Re: sons of anarchy-sopranos ripoff?

#11
It's not really a ripoff, but obviously it would never exist without The Sopranos. one thing you really need to understand is that Sopranos set the standard for serial dramas from the turn of the millenium onward. almost every television drama is derivative of it in some way. SoA, honestly, is not so much outside of the fact that it follows a gang of criminals. The Sopranos is a series that has a more stable basis around the one character, Tony Soprano, and his balance of family and criminal life. SoA has a couple central characters who are more like TV hero and villain archetypes than real people. also the styles are completely different. Sopranos had more of a deliberate, cinematic approach, while SoA is a fast-moving handheld gangster show.
Taps, lights out, 2200 hours. What's missing? Give up? Television.

Re: sons of anarchy-sopranos ripoff?

#12
I've not watched nearly enough of the Shield to say it with any certainty, but I always saw SoA as more akin to that than the Sopranos. I mean, sure, it's about a criminal organization and that organization is glorified to a certain extent (way more so in SoA than Sopranos, I think), but that's really where I'd say the comparisons end.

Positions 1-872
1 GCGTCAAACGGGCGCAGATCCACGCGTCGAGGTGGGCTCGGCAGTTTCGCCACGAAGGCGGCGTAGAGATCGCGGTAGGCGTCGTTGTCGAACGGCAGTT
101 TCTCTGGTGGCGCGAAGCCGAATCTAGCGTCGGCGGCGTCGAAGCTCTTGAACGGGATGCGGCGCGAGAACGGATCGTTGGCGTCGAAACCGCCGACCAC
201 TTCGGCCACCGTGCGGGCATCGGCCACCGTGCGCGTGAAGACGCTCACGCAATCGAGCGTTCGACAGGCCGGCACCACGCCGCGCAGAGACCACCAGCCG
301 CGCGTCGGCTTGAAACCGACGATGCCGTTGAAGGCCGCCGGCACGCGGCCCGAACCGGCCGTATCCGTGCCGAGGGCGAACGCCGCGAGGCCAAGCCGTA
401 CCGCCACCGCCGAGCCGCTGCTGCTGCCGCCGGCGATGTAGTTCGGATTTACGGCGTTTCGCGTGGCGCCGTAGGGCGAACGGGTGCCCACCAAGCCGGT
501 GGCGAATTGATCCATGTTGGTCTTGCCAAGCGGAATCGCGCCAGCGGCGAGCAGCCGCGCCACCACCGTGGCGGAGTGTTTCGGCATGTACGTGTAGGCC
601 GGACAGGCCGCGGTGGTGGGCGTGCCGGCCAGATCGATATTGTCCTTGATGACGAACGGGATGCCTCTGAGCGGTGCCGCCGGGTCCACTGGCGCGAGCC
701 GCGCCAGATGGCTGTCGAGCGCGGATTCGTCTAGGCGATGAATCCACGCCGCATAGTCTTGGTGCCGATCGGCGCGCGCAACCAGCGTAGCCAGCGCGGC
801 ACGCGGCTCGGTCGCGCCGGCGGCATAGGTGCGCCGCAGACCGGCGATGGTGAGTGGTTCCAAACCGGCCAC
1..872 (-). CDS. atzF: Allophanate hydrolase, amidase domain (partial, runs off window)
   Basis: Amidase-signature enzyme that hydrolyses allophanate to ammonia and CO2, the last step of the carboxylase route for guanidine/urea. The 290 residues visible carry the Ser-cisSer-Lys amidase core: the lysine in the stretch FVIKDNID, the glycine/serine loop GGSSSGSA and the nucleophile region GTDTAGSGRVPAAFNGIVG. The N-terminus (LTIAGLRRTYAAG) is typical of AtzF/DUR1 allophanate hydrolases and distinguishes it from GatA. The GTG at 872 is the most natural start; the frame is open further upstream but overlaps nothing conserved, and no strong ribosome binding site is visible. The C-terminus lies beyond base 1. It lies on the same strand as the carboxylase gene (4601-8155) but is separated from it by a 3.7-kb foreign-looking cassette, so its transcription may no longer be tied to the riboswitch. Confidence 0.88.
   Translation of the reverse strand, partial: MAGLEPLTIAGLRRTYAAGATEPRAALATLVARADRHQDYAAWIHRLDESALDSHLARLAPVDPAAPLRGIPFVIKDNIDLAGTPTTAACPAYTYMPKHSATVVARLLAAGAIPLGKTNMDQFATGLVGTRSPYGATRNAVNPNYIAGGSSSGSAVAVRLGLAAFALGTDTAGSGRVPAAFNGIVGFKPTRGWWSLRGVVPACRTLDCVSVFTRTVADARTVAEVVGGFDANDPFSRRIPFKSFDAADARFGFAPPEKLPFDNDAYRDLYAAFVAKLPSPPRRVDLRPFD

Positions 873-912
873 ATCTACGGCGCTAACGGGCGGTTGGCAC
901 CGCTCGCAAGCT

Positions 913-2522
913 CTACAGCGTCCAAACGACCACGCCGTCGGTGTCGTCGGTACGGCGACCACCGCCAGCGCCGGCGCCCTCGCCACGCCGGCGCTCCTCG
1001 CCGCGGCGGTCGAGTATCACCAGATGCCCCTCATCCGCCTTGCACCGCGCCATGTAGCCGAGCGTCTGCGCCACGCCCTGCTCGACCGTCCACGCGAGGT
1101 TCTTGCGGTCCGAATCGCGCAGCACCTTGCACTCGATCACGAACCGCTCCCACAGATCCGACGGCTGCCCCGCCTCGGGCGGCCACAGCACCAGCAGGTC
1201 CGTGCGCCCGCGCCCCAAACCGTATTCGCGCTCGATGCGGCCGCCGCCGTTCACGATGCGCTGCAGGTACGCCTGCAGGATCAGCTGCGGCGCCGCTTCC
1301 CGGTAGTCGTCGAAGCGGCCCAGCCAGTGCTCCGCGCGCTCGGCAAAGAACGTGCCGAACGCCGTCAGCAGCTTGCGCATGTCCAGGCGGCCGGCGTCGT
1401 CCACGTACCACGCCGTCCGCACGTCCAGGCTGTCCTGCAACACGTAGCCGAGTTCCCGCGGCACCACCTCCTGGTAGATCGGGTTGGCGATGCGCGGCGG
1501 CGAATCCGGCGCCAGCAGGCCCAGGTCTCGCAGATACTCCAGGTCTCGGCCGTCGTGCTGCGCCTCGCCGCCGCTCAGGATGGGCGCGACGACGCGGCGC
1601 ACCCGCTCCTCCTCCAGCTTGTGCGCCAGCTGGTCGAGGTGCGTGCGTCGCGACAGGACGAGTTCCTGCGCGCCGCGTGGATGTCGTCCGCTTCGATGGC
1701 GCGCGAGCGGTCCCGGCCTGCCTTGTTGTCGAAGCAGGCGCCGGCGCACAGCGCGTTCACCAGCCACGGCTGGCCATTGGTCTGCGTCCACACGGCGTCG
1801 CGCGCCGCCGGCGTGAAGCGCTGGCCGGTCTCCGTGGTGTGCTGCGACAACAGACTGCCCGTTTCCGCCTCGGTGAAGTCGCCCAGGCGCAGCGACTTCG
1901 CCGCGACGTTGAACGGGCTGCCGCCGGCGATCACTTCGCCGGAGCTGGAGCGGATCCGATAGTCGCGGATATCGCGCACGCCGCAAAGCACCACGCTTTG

The first three seasons were really impressive, very tense and gripping--I went through them in probably 4 or 5 days. The relationship between Jax and Clay has always had so much potential for a big-time pay-off, but I didn't agree with the 4th season. I thought a lot of the action was forced; almost every episode ended with at least one character dying in some contrived hail of bullets. I honestly didn't think I would watch season 5 after suffering through 14 episodes of exchanging nasty glances, followed by a shootout or fist fight (with gratuitous use of the words 'pussy' and 'cocksucker'--I mean, I know it's TV-MA, but c'mon, FX--throughout). Season 5, however, was a completely different beast, much more like the earlier seasons, when the stakes were sky-high each episode and each character that got whacked had more than a perfunctory 2 or 3 lines. After loathing Clay almost as much as any fictional character, he became the most sympathetic one of the bunch: a poor pathetic guy, no wife, no club, hands so bad he can't even ride his bike. I think Pearlman's portrayal of Clay was one of the most compelling characters to watch from the Fall viewing season.
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